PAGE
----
Reveal the quantitative law of bacterial cell wall growth
- What are NK (Natural killer) cell biological characteristics?
- The first DMD gene therapy SRP-9001 may cost 4 million US dollars
- Can drinking red wine soften blood vessels?
- The new era of nanomedicine+mRNA is coming
- Moderna cooperates to develop non-viral gene therapy
- Subversive discovery: Can lymph nodes promote the success of cancer immunotherapy?
Reveal the quantitative law of bacterial cell wall growth
- COVID-19 has been confirmed to cause DNA damage and cellular aging
- Why is Vinyl chloride listed as a Class A “known human carcinogen” ?
- First human trial of HIV gene therapy: A one-time cure will be achieved if successful!
- New breakthrough in CAR-T cell therapy: Lupus erythematosus patients achieved treatment-free remission for up to 17 months
- How long can the patient live after heart stent surgery?
- First time: Systemic multi-organ recovery after death
Reveal the quantitative law of bacterial cell wall growth.
Nature Communications published online a collaborative research paper “Probing bacterial cell wall growth by tracing wall-anchored protein complexes” by the Peking University Biomedical Frontier Innovation Center (BIOPIC) and the Bai Fan Group of the School of Life Sciences. Cell wall growth law)”.
The growth and division of cells are important life processes. It is very important to maintain a stable cell shape during cell growth and division, which is often achieved by sophisticated regulatory mechanisms.
In bacteria, the shell structure of a cell is composed of a cell membrane (mainly containing phospholipid molecules) and a cell wall (mainly containing peptidoglycan molecules).
In addition to maintaining the shape of the cell, the shell structure of bacteria also provides mechanical support for balancing the osmotic pressure.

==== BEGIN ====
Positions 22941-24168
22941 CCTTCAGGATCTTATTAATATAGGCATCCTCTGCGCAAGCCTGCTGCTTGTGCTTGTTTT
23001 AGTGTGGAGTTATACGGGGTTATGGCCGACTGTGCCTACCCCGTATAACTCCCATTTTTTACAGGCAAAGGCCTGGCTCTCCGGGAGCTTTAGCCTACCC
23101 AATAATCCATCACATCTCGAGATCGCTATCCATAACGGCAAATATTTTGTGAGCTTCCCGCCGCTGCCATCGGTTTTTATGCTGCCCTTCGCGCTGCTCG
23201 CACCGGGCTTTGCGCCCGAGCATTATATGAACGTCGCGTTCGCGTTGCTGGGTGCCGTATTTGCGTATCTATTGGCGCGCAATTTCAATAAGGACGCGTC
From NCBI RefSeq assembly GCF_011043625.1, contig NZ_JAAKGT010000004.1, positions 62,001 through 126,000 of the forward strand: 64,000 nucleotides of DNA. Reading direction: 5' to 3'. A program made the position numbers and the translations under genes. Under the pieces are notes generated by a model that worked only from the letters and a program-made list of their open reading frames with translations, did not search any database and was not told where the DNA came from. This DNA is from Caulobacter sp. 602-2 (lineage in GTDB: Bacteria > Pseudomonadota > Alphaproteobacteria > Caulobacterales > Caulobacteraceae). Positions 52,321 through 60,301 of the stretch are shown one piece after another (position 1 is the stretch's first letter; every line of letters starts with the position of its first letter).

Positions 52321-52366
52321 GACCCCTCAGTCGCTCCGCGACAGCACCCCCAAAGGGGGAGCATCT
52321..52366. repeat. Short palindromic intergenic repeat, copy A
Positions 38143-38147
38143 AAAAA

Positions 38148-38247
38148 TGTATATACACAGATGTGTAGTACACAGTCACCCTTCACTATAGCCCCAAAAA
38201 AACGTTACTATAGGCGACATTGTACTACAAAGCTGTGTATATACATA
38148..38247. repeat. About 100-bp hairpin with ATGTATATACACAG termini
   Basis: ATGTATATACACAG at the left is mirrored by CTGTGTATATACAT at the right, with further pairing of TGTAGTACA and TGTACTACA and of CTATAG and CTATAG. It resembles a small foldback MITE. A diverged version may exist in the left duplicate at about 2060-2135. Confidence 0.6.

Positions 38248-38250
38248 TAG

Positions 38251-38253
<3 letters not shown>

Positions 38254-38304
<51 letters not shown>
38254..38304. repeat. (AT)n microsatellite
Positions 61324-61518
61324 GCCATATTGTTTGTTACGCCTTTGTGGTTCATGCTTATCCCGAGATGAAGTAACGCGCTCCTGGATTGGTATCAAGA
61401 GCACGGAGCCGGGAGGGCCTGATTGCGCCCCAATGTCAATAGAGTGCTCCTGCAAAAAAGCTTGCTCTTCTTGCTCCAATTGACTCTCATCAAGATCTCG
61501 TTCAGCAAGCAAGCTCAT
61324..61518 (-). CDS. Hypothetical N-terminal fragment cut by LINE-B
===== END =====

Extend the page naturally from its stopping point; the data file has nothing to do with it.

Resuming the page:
During the growth and division of bacteria, under the action of cytoskeleton proteins and a series of enzymes, the bacterial cell wall undergoes dynamic changes such as extension, remodeling, and breakage.
Although the chemical composition and microscopic connection of peptidoglycan molecules have been fully studied, there are still many unknowns about how the synthesis and insertion of peptidoglycan molecules at the cellular level can change the morphology of bacterial cell walls.
Previous studies have initially realized the qualitative measurement of cell wall insertion patterns by introducing fluorescent D-type amino acids into bacterial cell wall synthesis.
However, there are still big challenges in analyzing the quantitative laws of bacterial cell wall synthesis with high temporal and spatial resolution in living cells.
In this study, the research team made innovative thinking and indirectly inferred the dynamic law of cell wall growth by tracking the relative movement of bacterial cell wall anchoring proteins.
The researchers used Alexa 594 fluorescent dye to fluorescently label the bacterial flagellar motor (BFM).
BFM is a typical protein complex fixed on the bacterial cell wall, and there are 5-10 BFMs distributed in a cell.
Because they are tightly fixed to the cell wall, the growth of the bacterial cell wall can be resolved by monitoring changes in the relative distance between these fluorescent “anchors” on living cells (Figure 1A, Figure 2A-B).
The researchers observed the change in the distance between the fluorescent BFM and one end of the bacteria during the growth of the bacteria.